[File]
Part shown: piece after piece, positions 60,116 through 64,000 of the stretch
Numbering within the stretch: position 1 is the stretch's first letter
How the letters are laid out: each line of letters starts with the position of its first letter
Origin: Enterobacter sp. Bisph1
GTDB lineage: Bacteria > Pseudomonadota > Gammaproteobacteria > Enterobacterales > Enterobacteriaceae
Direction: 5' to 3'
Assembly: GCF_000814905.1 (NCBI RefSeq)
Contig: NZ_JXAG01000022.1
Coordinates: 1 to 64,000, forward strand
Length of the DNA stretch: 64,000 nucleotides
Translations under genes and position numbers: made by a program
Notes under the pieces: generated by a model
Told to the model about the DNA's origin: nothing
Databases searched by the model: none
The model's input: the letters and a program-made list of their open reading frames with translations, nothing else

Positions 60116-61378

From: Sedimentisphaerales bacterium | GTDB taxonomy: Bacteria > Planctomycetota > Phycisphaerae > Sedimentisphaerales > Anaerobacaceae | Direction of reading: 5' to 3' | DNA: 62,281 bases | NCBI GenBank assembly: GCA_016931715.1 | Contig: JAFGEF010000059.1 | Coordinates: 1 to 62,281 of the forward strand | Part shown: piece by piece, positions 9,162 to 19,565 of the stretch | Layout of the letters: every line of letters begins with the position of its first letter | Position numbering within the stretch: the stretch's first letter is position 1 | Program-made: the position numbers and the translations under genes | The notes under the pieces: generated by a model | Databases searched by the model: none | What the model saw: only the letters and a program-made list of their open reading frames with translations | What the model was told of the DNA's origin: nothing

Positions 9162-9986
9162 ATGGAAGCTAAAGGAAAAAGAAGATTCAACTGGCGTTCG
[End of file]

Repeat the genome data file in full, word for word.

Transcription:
Part shown: piece after piece, positions 60,116 through 64,000 of the stretch
Numbering within the stretch: position 1 is the stretch's first letter
How the letters are laid out: each line of letters starts with the position of its first letter
Origin: Enterobacter sp. Bisph1
GTDB lineage: Bacteria > Pseudomonadota > Gammaproteobacteria > Enterobacterales > Enterobacteriaceae
Direction: 5' to 3'
Assembly: GCF_000814905.1 (NCBI RefSeq)
Contig: NZ_JXAG01000022.1
Coordinates: 1 to 64,000, forward strand
Length of the DNA stretch: 64,000 nucleotides
Translations under genes and position numbers: made by a program
Notes under the pieces: generated by a model
Told to the model about the DNA's origin: nothing
Databases searched by the model: none
The model's input: the letters and a program-made list of their open reading frames with translations, nothing else

Positions 60116-61378

From: Sedimentisphaerales bacterium | GTDB taxonomy: Bacteria > Planctomycetota > Phycisphaerae > Sedimentisphaerales > Anaerobacaceae | Direction of reading: 5' to 3' | DNA: 62,281 bases | NCBI GenBank assembly: GCA_016931715.1 | Contig: JAFGEF010000059.1 | Coordinates: 1 to 62,281 of the forward strand | Part shown: piece by piece, positions 9,162 to 19,565 of the stretch | Layout of the letters: every line of letters begins with the position of its first letter | Position numbering within the stretch: the stretch's first letter is position 1 | Program-made: the position numbers and the translations under genes | The notes under the pieces: generated by a model | Databases searched by the model: none | What the model saw: only the letters and a program-made list of their open reading frames with translations | What the model was told of the DNA's origin: nothing

Positions 9162-9986
9162 ATGGAAGCTAAAGGAAAAAGAAGATTCAACTGGCGTTCG